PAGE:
Krasnoyarsk Stolby Nature Reserve is situated on the southern bank of the Yenisei River, bordering the city of Krasnoyarsk, in Russia. The foremost attraction of the park is its towering stone pillars that have peculiar curved forms and reach up to 100 meters in height. These rocks are mostly of sedimentary and volcanic origin, aged from the Cambrian period, almost over 600 million years ago, to the Carbon period.
They were shaped when molten magma penetrated the surface from a depth of 500 to 1500 meters into a layer of peneplain where it formed a system of cracks that spread naturally across the whole layer. Selective weathering along those cracks led to the formation of mattress-like prismatic detachments, which caused unique shapes on the rock outcrops.
The place was discovered in 1624 by Russian kozaks – the explorers of Siberia, who built a small fortress at the influx of the Kacha River into the Yenisei. They wondered at the enormous intricately shaped stony blocks rising amid a thick forest and gave them the biblical name “Stolpy”, abridged later to the widespread “Stolby”, plural for “stolb” which means “pillar” in Russian.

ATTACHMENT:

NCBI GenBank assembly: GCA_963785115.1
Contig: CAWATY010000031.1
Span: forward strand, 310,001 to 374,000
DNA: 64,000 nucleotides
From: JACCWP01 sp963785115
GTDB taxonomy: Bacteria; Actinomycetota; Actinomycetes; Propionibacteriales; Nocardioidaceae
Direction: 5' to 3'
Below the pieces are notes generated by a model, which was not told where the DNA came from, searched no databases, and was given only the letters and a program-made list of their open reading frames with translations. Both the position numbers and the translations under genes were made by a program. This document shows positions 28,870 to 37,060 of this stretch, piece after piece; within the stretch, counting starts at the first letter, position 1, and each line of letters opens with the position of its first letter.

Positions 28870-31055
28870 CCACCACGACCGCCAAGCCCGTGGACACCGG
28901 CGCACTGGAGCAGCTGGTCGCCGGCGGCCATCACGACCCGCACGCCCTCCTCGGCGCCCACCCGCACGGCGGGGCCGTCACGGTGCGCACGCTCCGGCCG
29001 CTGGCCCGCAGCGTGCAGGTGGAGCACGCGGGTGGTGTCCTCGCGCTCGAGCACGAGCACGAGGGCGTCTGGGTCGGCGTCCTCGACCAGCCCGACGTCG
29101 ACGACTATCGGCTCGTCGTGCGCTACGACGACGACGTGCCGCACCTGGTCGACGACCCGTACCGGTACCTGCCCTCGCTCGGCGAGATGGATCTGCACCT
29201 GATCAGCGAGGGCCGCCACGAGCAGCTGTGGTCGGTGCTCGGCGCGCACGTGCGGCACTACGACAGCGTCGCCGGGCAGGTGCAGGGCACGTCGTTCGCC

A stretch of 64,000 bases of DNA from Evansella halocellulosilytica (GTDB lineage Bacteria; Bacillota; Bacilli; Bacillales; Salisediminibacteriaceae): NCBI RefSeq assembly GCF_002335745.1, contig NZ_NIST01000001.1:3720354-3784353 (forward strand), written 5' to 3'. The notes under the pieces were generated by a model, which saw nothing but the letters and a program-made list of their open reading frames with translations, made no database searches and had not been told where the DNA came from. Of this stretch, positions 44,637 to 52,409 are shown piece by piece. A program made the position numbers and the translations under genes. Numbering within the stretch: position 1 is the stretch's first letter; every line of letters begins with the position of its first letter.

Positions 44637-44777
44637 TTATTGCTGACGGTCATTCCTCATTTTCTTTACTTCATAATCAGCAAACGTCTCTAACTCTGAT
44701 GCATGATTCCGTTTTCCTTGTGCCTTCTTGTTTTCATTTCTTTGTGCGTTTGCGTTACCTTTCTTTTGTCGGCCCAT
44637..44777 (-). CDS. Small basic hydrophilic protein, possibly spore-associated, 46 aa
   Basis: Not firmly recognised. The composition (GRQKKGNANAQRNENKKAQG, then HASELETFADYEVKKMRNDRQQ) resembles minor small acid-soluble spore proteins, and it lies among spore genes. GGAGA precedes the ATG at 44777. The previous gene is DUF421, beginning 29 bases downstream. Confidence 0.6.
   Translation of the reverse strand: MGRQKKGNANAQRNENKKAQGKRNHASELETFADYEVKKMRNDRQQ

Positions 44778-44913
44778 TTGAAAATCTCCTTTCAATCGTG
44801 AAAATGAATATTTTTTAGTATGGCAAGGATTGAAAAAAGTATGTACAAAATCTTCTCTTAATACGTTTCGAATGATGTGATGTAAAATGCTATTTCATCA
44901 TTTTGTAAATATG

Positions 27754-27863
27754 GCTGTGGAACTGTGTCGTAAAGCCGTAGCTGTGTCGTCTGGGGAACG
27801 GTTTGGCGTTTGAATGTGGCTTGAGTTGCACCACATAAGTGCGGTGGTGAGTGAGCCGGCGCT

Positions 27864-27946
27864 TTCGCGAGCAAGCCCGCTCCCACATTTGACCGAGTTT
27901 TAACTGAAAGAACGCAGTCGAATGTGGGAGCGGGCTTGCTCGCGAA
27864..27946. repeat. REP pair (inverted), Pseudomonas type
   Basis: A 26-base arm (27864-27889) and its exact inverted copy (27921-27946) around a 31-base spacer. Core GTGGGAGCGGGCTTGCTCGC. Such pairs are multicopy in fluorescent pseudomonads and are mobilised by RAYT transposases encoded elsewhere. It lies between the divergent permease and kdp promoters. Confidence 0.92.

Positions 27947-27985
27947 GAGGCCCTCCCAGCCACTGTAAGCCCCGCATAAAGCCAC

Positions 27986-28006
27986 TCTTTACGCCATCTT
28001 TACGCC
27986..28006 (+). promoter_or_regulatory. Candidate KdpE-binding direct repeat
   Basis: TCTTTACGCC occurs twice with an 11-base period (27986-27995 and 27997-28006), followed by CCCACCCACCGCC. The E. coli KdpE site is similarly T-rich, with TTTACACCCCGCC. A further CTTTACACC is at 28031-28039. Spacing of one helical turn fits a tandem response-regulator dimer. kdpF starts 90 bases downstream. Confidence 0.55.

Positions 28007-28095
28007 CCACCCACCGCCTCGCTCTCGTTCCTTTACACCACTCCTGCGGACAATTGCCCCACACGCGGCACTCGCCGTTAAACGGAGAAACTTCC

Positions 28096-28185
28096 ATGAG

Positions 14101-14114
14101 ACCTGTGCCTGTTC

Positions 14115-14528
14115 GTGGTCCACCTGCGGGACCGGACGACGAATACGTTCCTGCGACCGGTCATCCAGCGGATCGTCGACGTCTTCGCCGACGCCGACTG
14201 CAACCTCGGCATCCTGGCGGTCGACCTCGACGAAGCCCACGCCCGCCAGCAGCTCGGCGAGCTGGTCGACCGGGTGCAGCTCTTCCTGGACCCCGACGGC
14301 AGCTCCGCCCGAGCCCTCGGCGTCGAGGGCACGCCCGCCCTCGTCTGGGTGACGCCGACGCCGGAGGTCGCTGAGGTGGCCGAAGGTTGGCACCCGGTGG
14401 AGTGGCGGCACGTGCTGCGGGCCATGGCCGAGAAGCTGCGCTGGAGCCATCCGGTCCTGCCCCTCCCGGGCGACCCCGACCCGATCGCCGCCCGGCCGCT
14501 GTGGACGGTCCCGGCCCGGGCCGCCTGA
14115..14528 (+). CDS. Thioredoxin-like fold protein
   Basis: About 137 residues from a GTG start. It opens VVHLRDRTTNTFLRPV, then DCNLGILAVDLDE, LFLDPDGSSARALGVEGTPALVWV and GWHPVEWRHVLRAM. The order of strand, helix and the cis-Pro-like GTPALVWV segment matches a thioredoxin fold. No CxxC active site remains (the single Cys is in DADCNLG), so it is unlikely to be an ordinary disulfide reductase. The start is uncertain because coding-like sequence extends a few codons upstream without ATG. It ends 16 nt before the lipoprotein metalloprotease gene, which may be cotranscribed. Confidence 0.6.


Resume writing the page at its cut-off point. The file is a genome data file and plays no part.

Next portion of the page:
Since then the name came into use for these and any similar rocky features in Siberia and the Russian Far East and was accepted as a geological term. Stolby is also a major rock climbing site. A lot of local climbers deliberately do not use any belaying equipment, an ability the Krasnoyarsk rock climbers have mastered over the years. They call their exciting sport stolbism, famous elsewhere as solo climbing.